He was enabled by an amazing generosity of spirit. Leo was one of the most instinctively democratic people I have ever met. In 2010, I helped organize a conference in Delhi on imperialism, in which Leo was one of the invited speakers. This was, I think, his first visit to India. Over the several days of the conference, Leo was constantly surrounded by local organizers, more so than any of the other participants. I would often find him sitting on the lawn outside the venue, his long legs folded uncomfortably under him, so engrossed in a conversation with a labor activist or a party organizer that I’d have to drag him away. And each time, he would take the number of the person he was talking to, promise to send them materials and contacts — and then he would follow through. He would always refer to them in our conversations as “the comrade from . . . ,” never as “that guy,” or some other such assignation.
When he and Colin invited me to join them as co-editors of the Register, I was honored, but also somewhat trepidatious. I was coming on along with Greg Albo. Greg was a student of Leo’s and had known him and Colin for years. I was the newcomer, parachuting into a project that had been anchored in Toronto for two decades and had built its own internal culture, deep and abiding friendships, and shared political histories. Naturally, I had some misgivings about how I would fit into this operation. Leo not only integrated me into the journal’s culture, but insisted that it bear my own stamp. He invited me to construct a New York editorial committee, to balance out the committee in Toronto; he and Colin scrupulously ensured that any significant discussion between the three editors in Toronto — Greg being the third — were carried out only in my presence; and he invited me to bring my own views and expertise into the journal with as much enthusiasm as anyone can ever expect.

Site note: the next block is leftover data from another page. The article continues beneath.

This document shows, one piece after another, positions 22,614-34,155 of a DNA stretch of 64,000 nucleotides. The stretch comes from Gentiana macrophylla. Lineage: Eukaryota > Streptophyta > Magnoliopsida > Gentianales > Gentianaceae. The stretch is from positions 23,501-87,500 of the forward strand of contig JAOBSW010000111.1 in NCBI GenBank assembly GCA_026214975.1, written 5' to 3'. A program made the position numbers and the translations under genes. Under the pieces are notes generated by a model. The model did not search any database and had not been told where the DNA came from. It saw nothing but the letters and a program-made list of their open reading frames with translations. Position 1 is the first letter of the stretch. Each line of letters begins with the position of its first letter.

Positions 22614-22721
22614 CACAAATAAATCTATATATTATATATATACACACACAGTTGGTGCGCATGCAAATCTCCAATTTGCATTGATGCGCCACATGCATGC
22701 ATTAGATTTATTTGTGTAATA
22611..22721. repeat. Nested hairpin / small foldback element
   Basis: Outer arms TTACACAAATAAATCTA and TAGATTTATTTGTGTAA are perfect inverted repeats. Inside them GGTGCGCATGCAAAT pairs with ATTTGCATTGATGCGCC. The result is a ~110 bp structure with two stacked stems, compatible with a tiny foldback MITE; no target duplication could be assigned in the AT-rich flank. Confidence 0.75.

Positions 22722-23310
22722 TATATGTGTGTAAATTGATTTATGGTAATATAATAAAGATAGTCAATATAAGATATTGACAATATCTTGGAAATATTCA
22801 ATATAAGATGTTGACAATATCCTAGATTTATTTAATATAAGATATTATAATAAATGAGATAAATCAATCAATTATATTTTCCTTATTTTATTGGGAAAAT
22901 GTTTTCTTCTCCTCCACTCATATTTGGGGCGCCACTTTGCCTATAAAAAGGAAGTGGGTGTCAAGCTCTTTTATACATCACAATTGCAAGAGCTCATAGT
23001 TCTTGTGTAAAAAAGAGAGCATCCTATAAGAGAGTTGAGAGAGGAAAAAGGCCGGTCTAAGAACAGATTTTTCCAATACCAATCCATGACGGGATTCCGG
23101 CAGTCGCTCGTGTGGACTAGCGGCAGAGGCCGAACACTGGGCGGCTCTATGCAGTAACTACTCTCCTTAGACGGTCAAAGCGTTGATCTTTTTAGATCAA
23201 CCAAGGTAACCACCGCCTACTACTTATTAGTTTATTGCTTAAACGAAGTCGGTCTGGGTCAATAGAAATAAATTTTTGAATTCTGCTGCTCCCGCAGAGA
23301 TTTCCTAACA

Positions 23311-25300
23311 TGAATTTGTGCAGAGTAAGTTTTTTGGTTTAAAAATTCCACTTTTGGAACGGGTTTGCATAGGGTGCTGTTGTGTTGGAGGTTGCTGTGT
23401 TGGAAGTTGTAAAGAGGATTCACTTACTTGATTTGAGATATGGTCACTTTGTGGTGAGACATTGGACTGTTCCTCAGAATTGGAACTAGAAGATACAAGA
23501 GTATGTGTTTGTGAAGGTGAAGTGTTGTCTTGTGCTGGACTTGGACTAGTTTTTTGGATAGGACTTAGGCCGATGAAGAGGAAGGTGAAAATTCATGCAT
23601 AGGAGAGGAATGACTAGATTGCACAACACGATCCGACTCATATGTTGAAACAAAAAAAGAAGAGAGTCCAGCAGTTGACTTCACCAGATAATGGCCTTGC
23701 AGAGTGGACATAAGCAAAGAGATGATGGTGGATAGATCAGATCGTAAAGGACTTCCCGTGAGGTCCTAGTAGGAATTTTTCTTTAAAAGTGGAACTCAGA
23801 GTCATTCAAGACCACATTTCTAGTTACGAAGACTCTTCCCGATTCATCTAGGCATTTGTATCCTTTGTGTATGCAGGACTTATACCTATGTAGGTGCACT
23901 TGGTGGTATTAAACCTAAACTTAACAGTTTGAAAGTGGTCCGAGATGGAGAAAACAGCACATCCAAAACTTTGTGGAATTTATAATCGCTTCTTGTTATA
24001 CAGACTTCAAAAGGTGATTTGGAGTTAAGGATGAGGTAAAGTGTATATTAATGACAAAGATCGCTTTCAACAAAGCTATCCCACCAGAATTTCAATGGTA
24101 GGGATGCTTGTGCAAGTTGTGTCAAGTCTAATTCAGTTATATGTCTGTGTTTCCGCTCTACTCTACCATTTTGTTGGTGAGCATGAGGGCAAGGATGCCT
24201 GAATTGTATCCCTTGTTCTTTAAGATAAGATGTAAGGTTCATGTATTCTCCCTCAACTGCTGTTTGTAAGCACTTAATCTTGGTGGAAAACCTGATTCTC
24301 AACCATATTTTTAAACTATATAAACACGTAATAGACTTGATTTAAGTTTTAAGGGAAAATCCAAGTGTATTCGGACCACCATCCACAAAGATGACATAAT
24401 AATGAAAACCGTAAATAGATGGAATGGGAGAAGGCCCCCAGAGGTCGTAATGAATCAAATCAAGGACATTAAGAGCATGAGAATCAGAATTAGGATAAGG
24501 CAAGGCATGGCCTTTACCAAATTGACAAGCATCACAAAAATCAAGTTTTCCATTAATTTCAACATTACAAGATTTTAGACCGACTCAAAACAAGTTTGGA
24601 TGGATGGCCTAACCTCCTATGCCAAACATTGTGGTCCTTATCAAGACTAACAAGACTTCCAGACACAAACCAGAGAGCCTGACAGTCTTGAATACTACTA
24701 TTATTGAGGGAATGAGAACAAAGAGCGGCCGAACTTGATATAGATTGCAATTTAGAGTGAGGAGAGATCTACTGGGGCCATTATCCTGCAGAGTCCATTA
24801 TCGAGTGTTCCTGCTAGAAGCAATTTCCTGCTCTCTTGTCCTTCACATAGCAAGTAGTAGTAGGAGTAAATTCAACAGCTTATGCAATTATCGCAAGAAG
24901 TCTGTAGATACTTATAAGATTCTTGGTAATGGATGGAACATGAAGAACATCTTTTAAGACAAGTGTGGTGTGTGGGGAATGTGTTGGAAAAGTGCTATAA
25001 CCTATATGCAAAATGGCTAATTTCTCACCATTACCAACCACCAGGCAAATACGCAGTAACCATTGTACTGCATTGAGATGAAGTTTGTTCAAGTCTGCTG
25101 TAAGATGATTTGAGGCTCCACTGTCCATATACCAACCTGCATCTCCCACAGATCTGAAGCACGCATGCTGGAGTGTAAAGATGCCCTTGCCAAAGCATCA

He did all this effortlessly. It didn’t come from a labored fidelity to moral principles, or a grudging adjustment to circumstances. It was natural to him. Once, when I was in Toronto for a conference Leo organized at York, he came to my hotel early in the morning to drive us to the university, which is located outside the city. I was a bit late coming down to the car, and Leo was visibly perturbed. I flippantly observed that it was only a few minutes, and anyway, so what if we are a little late? Leo replied, in some pain, that the opening presentation was by someone who had traveled several hundred miles, and he did not want to be disrespectful to them by walking in late.
I do not remember who the person was. I know they were not one of the stars on the left conference circuit. And there were going to be at least a hundred people in the audience, so they probably would not even have noticed his late arrival. But Leo was not concerned with that. He was simply motivated by his obligation to them — as a comrade, a human being.
That was Leo. I have met few people in my life so warm, so inviting to others, soaking up every ounce of energy and knowledge that their experiences grant them. He was a pillar of the international left. But he was also a dear friend. And the world feels quite a bit colder without him.